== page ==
Over the course of the past eight years, the Charleston International Film Festival has been steadily gaining a foothold in the film community. This year's installment features 86 movies from all over the globe, including four from our fair state. Things kick off on Wednesday with a reception on John Street followed by a screening of Nick Sandow's The Wannabe, a Martin Scorsese-produced crime drama starring Vincent Piazza, Patricia Arquette, and Michael Imperioli.
But that's not all, Jay Silverman (co-creator of The Cleaner) brings us Girl on the Edge, a film about a young self-destructive woman, Hannah (Taylor Spreitler), who is sent away to an unconventional healing center in the wilderness. John Rowe's documentary, Omo Child: The River and the Bush, chronicles one young man's quest to convince his fellow tribes people to abandon their outdated beliefs and traditions, particularly curses. In Chicago-native Sam Kretchmar's Keep in Touch, a young man named Colin (Ryan Patrick Bachand) strikes up a not-so-coincidental relationship with Jessie (Gabbi McPhee), the sister of an old flame who passed away years before; as the relationship blossoms between them, it becomes increasingly difficult for Colin to reveal the true origins of their relationship as well as his true identity. The inspiring documentary Driving With Selvi tells the story of 18-year-old Selvi, a woman who is running away from an abusive marriage, and the remarkable changes she undergoes as she finds her voice and bucks social norms by learning to drive. Equally awe-inducing is Double Digits: The Story of a Neighborhood Movie Star. Director Justin Johnson follows the unconventional process and the back-story of 52-year-old Richard "R.G." Miller, an enthusiastic low-budget filmmaker, as he prepares for his latest epic film The Masked Man despite facing constantly challenging odds.
While these and other features, as well as several workshops for burgeoning writers, directors, and animators, are on the docket, the CIFF has become known just as well for its short film selections. I was afforded the opportunity to check many of the selections in advance. Below are the standouts.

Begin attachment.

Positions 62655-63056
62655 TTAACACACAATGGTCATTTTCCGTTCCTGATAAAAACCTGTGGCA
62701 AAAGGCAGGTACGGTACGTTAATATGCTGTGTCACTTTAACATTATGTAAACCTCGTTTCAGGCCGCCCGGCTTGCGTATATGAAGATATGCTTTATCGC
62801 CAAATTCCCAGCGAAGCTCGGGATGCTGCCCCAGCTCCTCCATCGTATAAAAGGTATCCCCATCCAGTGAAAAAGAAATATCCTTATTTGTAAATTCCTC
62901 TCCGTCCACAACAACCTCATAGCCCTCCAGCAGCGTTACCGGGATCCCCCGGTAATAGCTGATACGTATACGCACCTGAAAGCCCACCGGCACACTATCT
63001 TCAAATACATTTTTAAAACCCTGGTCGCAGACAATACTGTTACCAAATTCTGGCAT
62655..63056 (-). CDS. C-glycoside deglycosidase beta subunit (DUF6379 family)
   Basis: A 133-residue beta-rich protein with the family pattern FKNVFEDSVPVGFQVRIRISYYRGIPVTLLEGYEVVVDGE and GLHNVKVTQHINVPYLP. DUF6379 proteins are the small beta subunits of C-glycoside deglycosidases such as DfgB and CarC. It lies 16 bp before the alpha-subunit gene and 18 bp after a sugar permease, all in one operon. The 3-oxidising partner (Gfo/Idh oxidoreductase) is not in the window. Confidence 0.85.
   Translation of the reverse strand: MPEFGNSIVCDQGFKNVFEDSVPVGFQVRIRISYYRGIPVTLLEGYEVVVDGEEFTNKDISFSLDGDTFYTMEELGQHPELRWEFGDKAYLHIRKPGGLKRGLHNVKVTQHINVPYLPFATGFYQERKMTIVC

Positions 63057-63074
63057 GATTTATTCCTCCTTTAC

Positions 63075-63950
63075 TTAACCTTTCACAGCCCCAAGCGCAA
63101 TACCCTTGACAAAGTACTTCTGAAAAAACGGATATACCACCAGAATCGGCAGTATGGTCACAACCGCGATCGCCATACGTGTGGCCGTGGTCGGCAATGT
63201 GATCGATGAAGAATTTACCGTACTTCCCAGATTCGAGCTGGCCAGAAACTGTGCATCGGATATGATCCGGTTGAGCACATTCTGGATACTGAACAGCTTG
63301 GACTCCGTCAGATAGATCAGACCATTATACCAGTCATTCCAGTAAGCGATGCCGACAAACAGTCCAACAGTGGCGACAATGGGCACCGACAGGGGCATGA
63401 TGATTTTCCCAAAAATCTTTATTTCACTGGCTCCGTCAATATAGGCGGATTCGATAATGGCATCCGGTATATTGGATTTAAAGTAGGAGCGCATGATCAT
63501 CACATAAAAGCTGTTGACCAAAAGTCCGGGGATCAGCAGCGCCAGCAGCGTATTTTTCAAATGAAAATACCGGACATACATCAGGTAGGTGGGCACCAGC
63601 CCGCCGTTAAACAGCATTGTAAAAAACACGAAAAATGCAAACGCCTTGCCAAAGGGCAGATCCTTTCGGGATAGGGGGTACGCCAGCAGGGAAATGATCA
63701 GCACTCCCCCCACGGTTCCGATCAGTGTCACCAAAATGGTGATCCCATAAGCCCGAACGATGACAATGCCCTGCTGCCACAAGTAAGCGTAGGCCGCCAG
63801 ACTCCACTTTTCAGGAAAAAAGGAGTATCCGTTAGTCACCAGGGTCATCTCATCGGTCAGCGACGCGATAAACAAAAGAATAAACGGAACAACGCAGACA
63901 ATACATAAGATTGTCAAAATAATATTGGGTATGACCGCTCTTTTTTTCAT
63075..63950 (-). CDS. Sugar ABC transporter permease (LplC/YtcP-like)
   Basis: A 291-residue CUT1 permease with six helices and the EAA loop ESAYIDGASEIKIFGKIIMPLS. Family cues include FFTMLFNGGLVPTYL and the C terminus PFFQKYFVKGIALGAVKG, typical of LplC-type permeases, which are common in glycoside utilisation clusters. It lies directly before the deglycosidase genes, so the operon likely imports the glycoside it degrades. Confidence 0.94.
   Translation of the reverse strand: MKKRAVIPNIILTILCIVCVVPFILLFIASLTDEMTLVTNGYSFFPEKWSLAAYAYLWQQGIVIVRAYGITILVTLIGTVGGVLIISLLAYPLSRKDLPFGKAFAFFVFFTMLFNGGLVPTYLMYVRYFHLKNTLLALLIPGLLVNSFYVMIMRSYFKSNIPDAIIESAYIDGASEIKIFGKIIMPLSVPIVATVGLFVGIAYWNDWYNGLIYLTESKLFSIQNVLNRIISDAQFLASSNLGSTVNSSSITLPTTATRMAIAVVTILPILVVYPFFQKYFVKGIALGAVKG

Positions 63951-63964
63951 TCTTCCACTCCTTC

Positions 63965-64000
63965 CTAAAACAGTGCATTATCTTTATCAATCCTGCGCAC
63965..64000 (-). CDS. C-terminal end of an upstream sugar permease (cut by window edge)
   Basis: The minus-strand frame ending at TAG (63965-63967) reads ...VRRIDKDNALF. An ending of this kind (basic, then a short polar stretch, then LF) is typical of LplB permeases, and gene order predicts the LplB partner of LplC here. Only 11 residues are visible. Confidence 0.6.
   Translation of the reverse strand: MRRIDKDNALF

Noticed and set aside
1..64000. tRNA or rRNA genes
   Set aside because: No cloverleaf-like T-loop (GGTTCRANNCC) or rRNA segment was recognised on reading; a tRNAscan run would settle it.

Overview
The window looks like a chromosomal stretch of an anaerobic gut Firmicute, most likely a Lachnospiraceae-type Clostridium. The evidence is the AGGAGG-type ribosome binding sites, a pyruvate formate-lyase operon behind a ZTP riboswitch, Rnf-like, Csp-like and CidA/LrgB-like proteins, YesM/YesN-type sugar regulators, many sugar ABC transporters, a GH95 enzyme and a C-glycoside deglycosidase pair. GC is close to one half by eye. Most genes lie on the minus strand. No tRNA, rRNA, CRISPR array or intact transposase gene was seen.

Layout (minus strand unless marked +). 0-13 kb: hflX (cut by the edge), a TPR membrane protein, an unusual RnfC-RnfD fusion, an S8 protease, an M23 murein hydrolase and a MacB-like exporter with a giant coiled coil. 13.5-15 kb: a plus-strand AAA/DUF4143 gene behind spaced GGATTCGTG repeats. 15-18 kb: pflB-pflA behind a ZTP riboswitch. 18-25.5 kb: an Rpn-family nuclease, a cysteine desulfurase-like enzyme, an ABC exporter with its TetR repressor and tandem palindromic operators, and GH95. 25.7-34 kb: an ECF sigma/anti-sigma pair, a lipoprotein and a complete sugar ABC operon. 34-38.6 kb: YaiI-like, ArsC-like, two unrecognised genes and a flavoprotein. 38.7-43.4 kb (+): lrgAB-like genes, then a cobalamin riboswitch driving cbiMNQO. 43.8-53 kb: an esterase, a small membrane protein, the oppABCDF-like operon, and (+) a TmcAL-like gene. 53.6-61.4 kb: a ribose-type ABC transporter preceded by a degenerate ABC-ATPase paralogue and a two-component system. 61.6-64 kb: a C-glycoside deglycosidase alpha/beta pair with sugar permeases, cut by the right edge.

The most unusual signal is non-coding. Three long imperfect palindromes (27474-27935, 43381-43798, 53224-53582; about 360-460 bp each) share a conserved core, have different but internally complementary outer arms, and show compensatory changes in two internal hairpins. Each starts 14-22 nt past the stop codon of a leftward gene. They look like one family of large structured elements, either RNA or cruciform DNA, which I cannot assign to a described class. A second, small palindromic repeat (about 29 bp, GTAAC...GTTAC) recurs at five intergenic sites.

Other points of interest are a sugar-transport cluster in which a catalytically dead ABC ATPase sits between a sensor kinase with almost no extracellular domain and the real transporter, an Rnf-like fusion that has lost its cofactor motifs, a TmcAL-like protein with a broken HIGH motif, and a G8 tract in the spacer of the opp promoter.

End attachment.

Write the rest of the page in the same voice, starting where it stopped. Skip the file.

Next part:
One Armed Man
When a disgruntled employee visits his former cotton gin employer, C.W. Rowe, you feel the menace under the surface — clearly the titular character's mission to confront his former boss is not simply a dispute over money. The most striking thing about One Armed Man may very well be its intro, which drops viewers into the middle of a cotton gin in mid-operation. The opening sequence's tone haunts the rest of the film as the exchange between the two men grows. You know things won't end well, but thanks to the film's deft sound editing and the actors' commitment to their roles, you feel that teeth-clenching tension.
"It's not always the explosion that gets you, though. It's the debris," a co-worker mutters to Bobby (Mark Ashworth) during a quiet lunch break — fitting words for a film about a downtrodden man and his growing despair, prompted, in part, by the widening rift between him and his wife (Rachel Hendrix). Grape Soda doesn't offer Bobby an easy exit from his woes, but instead soaks him — and the viewer — in slow melancholy.
See You Soon
Like Grape Soda, the short See You Soon saunters as it raises questions about mortality, but it prefers to find sparkles of mirth in the macabre —and by macabre, I mean suicide. Having recently lost his wife, a widower tries to expedite his trip to the afterlife so he can be with her again. While the short is already quick and to the point with it's grim subject matter, it's given an extra load of quirk thanks to the film's electro-tinged soundtrack.
Sixteen-year-old Maddy (Molly McIntyre) lives alone with her sick grandmother in a rundown farmhouse off a highway in Texas and spends her non-caretaking time at the local roller rink. A classic misfit, Maddy meets an older charming stranger (James Gallo) and is immediately filled with a new sense of confidence. But little does she know how dangerous the man really is. This warped little treasure is the most rock'n'roll and thrilling short at CIFF.